"Deep in the bowels of the world’s greatest palaeontological museum, a hitherto unknown species of dinosaur has been waiting to be unveiled. Concealed behind a black cloth, it has spent the past month placed discreetly at the back of an immense storeroom filled with row after row of fossils. Some lie stored in wooden boxes like the Ark of the Covenant in the Indiana Jones films; others, less delicate, are stacked on open shelves. Horned skulls, beaked skulls, armoured skulls: all the astounding variety of late Cretaceous megafauna is arrayed amid the shadows. No more remarkable an ossuary is to be found anywhere in the world – and still the finds keep on being made.
The Royal Tyrrell Museum was founded 30 years ago, to serve as a monument to the wonders among which it stands. Back in the late Mesozoic era, the barren prairie land of the Canadian province of Alberta wore a very different aspect. Lush, steaming and lapped by shallow seas, its forests were as ideally suited to sustaining vast herds of dinosaurs as its muds and sands were to fossilising their remains. When a glacier scored a great gash across the prairie during the most recent ice age, the Cretaceous sediment and all its incomparable freight of fossils were exposed to the weathering effects of wind and rain. What the Valley of the Kings is to Egyptology, the badlands of Alberta are to palaeontology – except that they contain, unlike the Valley of the Kings, a seemingly infinite reservoir of treasures. With every storm, more of them are exposed: everything from the scattered teeth or claws of isolated specimens to the bone beds of entire herds. As a result, our knowledge of the late Mesozoic is improving exponentially, year on year. Much that was mysterious about dinosaurs is no longer so, and much that was misunderstood has been corrected. It is, as a feat of resurrectionism, as dazzling as anything in the history of science.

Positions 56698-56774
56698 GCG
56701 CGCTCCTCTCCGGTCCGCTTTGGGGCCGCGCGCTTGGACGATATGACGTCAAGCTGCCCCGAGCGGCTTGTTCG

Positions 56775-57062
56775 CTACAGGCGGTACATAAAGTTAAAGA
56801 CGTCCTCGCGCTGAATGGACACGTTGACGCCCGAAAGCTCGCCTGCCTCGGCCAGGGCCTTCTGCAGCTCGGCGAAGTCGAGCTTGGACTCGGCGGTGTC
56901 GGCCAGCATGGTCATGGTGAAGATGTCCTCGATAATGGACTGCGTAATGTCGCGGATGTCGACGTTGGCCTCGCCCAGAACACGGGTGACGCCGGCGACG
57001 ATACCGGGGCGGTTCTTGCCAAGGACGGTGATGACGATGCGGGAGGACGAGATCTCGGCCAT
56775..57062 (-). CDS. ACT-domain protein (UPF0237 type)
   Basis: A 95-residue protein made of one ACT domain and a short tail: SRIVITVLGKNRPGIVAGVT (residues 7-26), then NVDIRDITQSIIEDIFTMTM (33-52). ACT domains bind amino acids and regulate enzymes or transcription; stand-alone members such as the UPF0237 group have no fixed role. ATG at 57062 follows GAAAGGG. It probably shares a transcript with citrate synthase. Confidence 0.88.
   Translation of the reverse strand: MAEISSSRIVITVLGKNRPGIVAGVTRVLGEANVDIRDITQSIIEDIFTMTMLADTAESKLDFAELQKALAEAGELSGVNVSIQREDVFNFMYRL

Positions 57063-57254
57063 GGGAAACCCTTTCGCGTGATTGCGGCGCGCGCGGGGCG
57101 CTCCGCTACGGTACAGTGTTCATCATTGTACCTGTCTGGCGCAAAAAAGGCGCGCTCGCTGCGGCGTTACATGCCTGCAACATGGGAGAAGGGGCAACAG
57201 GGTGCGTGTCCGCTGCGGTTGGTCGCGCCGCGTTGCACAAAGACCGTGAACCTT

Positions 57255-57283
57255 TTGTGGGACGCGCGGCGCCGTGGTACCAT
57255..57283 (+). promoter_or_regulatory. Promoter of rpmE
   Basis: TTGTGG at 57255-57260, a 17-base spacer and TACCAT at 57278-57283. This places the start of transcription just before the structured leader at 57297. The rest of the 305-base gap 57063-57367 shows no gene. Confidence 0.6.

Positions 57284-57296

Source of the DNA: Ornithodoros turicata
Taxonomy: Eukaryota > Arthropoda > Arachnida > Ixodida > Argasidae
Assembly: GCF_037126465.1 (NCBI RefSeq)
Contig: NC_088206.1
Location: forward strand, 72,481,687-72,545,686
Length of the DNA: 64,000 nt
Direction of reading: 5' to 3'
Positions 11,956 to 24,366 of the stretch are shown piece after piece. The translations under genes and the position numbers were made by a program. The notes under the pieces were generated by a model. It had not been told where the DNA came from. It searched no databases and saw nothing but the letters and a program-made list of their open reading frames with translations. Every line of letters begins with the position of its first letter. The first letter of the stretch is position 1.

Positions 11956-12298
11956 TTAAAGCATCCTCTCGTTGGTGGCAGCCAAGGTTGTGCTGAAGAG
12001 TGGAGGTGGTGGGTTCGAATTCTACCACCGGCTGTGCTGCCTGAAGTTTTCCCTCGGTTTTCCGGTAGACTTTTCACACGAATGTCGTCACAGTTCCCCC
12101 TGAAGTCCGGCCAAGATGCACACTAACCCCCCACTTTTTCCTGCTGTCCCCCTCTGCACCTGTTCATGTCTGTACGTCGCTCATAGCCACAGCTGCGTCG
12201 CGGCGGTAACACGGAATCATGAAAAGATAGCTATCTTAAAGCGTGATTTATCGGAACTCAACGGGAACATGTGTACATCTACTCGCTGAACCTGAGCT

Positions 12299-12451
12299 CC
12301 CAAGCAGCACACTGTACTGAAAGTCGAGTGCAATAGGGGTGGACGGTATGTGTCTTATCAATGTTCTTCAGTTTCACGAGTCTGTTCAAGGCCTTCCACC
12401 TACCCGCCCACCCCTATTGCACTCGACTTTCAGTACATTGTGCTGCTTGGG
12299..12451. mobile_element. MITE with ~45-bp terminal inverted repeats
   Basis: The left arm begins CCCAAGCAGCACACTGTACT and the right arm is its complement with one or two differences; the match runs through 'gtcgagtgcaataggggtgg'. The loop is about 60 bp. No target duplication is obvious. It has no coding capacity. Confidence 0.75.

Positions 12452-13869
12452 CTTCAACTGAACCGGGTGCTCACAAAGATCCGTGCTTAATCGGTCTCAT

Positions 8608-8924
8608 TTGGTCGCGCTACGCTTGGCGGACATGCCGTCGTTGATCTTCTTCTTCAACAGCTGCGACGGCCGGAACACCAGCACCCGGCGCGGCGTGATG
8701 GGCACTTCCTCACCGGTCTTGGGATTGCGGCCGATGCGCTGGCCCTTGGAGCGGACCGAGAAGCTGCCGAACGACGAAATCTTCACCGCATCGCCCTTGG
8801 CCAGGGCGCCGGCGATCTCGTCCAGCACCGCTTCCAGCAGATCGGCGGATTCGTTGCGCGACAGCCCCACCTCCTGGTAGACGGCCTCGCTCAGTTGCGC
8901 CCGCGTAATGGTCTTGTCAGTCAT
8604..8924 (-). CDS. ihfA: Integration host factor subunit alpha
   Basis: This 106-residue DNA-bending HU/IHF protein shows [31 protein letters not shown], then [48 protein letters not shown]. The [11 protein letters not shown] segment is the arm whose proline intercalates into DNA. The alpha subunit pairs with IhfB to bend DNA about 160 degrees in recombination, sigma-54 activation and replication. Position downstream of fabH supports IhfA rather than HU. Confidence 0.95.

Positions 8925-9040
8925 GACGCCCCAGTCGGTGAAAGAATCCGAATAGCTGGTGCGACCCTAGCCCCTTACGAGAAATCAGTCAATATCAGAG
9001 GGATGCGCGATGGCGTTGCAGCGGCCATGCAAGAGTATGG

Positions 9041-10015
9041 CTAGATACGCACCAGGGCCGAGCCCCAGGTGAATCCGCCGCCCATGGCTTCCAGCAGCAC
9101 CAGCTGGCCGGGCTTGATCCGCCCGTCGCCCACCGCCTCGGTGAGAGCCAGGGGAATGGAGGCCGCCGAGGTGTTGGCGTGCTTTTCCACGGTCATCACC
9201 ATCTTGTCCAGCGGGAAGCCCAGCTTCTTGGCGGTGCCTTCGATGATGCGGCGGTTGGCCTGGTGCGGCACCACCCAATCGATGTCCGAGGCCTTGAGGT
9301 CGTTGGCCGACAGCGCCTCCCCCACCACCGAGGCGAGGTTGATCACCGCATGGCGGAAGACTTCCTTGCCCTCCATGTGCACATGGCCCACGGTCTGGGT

Except, of course, that for many of us it still does not go far enough. [...]"